Mercer, KG 2013, 'Ongoing research into anisotropic rock masses using numerical modelling', in PM Dight (ed.), Slope Stability 2013: Proceedings of the 2013 International Symposium on Slope Stability in Open Pit Mining and Civil Engineering
, Australian Centre for Geomechanics, Perth, pp. 237-247, https://doi.org/10.36487/ACG_rep/1308_11_Mercer
This paper details results from the ongoing numerical modelling research into the shear strength characteristics of planar anisotropic rock masses such as those found in the Pilbara region of Western Australia. Numerical simulations using the distinct element code UDEC were used to model different weathered anisotropic rock formations such as shales and Banded Ironstone Formations (BIFs).
These simulations confirmed the overall shear strength reduction due to sliding on planar discontinuities at angles sub-parallel to bedding and better quantified the difference between the planar anisotropic transition models (ATMs) for shale and BIF. However, the modelling revealed a zone of upslope shear strength reduction (USSR) which can occur at positive angles of anisotropy (AoA) between 40 to 90° under certain rock mass configurations. This zone was identified but not previously quantified in earlier studies.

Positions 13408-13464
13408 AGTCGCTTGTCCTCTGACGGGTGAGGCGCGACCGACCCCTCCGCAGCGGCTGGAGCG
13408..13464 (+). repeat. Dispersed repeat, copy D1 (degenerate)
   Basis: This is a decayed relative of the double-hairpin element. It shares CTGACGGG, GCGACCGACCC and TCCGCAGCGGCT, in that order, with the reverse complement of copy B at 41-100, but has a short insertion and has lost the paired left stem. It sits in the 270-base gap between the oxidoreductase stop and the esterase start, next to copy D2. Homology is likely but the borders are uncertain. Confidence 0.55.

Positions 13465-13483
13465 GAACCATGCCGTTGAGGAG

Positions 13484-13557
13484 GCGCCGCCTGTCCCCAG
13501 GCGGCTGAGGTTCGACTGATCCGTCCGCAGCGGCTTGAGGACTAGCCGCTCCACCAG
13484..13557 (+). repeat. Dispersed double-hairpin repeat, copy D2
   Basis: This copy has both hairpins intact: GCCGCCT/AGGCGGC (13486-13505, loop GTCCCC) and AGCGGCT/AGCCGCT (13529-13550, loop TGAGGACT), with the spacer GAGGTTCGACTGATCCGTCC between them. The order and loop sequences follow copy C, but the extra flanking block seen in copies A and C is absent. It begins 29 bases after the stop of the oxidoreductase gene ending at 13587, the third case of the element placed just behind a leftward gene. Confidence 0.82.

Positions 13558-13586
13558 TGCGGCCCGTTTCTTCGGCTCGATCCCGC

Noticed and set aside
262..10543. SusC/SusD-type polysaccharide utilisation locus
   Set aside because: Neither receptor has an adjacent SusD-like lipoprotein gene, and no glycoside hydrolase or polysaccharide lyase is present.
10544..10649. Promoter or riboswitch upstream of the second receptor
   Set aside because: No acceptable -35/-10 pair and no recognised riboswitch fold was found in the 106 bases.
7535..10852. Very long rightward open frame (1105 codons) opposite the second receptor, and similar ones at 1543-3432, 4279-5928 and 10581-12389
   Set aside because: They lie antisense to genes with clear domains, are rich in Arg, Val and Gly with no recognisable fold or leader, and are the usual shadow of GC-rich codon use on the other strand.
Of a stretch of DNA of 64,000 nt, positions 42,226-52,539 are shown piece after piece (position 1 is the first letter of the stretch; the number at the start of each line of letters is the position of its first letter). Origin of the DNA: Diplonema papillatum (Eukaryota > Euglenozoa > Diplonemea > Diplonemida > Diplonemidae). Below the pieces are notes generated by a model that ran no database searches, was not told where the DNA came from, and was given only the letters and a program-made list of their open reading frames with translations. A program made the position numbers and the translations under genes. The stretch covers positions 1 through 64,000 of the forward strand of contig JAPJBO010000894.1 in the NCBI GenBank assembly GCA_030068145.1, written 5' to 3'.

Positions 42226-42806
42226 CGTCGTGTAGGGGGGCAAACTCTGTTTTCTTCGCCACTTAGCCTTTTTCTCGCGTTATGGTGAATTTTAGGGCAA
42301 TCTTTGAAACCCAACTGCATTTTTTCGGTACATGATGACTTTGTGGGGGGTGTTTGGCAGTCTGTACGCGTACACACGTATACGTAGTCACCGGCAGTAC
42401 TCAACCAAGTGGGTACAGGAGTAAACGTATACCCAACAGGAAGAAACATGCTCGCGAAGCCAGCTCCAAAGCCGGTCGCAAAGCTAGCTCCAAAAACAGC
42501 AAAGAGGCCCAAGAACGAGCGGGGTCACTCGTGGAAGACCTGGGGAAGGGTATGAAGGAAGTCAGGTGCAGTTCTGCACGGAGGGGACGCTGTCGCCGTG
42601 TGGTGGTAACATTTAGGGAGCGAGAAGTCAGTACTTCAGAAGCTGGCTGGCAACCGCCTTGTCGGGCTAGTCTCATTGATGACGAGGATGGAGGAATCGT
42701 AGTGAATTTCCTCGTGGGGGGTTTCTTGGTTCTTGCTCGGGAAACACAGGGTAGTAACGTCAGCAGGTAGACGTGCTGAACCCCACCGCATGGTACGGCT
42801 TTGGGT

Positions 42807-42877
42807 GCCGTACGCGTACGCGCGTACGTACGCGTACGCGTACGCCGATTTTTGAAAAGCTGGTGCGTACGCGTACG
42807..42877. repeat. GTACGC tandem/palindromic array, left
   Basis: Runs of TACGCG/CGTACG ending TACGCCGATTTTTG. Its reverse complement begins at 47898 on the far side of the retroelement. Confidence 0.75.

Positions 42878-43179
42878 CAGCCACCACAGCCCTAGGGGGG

The magnitude of the shear strength reduction is dependent on the tensile strength of the intact rock as well as bedding parting spacings. The USSR has significant implications especially in relation to the effect on the stability of slopes having particular configurations of anisotropic rocks. The current ALM1 and ALM2 do not take the USSR into account and therefore can potentially overestimates the shear strength of the rock mass in this range of AoA. Consequently a new ALM (ALM3) has been developed which does take the USSR into account. Until the ALM3 is coded into commercial software and the new ALM3 parameters more rigorously defined, care should be exercised when assessing the stability of slopes having these geological formations and geometry.
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